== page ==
Why should I make a will?

Category: Estate Planning&Financial Planning

Thinking about what happens after we’re gone isn’t fun, but it’s essential, especially for taking care of the people we love.

That’s what making a Will is all about. It’s more than just a legal step; it’s how you ensure your stuff – like your house, savings, or other belongings – goes to the people or causes you care about.

Why Make a Will?

  • You get to decide who gets what from your belongings.
  • If you’re not married but have a partner, a Will ensures they’re taken care of.
  • If you’re divorced, you can decide if your ex gets anything.
  • It helps reduce how much Inheritance Tax your family might have to pay.
  • If you support people financially, a Will helps protect their future.
  • You can set up a trust in your Will for your kids or anyone who might need special care.
  • If you have connections to other countries or own a business, a Will can cover those situations, too.

What If You Don’t Have a Will?

Having a Will is essential to ensure that your belongings are inherited by the people you want to have them. If you die without a Will, the law will determine who receives your assets, which may not align with your wishes. In the absence of family members, the government might inherit everything, leaving nothing for your loved ones.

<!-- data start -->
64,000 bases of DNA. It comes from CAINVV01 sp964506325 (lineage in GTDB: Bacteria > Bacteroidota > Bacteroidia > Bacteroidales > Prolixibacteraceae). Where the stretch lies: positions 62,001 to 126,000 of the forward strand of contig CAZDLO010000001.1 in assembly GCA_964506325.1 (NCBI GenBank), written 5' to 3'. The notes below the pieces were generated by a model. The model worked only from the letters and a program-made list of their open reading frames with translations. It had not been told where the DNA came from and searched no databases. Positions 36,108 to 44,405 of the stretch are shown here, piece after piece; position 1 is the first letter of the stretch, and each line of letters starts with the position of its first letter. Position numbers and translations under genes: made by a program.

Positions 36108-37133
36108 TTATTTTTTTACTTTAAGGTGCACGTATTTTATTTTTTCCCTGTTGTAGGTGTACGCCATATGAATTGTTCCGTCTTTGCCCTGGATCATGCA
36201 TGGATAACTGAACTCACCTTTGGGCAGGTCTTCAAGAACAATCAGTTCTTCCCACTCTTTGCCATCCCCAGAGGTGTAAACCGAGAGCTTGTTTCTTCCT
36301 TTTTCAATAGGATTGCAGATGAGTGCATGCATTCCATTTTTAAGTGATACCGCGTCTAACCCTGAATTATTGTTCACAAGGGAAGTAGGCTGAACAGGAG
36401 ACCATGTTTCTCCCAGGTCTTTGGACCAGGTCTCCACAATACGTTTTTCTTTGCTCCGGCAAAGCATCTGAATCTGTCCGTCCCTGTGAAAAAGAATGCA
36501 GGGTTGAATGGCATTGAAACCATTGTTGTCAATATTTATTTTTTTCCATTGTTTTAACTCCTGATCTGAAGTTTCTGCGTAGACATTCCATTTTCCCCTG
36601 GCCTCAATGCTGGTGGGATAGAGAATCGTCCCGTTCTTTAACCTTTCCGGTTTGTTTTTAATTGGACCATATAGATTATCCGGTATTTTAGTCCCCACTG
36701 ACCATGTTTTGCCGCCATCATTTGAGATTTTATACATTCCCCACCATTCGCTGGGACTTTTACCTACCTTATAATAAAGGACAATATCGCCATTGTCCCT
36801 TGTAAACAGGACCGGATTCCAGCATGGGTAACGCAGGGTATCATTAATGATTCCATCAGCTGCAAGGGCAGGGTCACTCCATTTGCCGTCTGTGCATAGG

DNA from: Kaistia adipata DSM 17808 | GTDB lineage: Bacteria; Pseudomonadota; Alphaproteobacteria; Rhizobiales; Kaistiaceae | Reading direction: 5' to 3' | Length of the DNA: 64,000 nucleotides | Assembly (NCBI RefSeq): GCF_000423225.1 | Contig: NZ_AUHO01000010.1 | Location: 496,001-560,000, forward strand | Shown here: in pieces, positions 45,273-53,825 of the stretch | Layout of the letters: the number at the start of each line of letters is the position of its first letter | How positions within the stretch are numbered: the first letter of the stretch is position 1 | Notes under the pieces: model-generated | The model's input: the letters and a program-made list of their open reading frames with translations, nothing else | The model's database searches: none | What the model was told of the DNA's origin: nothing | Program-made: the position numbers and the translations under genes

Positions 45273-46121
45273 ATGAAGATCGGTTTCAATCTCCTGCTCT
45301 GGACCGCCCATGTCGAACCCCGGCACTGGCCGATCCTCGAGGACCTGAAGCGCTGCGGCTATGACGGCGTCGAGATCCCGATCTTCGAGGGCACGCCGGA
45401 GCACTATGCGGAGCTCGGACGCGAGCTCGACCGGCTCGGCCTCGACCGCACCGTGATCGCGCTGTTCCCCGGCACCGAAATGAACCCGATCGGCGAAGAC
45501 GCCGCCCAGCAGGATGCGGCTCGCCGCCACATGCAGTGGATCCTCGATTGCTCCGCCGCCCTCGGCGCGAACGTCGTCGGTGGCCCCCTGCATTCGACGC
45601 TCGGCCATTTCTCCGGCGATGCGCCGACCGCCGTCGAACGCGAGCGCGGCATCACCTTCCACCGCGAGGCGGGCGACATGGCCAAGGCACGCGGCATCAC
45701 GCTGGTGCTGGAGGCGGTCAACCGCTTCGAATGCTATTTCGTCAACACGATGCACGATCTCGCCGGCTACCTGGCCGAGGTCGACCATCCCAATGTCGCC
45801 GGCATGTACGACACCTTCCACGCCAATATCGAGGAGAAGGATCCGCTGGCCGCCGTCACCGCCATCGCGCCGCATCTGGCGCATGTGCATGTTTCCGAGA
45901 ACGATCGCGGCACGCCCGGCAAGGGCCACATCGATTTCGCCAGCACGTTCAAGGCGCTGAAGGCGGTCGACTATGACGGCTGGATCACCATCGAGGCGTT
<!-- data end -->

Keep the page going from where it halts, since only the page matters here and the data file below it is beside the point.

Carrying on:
If you are unmarried or not in a civil partnership, having a will is even more critical. Partners who live together do not have the same legal rights as married couples. Without a Will, your partner may not be entitled to anything and could potentially lose the rights to your assets.

Looking After Kids and Dependents

If you have kids or others who depend on you, a Will is essential to ensure they’re taken care of if something happens to you.

Planning for Peace of Mind

Making a Will is about planning ahead and giving yourself peace of mind. It’s comforting to know that your loved ones won’t have financial worries during a tough time.

Inheritance Tax and Exempt Beneficiaries

If you leave everything to your spouse or civil partner, they usually don’t have to pay Inheritance Tax. But remember, the rules in Scotland are different.

Choosing Executors and Distributing Your Estate

Executors are the people you choose in your Will to carry out your wishes. They handle everything after you’re gone – from arranging your funeral to making sure your belongings go to the right people.

Reviewing Your Will

It’s a good idea to look over your Will every five years or after big life changes, like marriage, divorce, having kids, or moving. You can add to your will or make a new one to change it.

Need help writig or updating your Will? Get in touch for information and support to protect your legacy.

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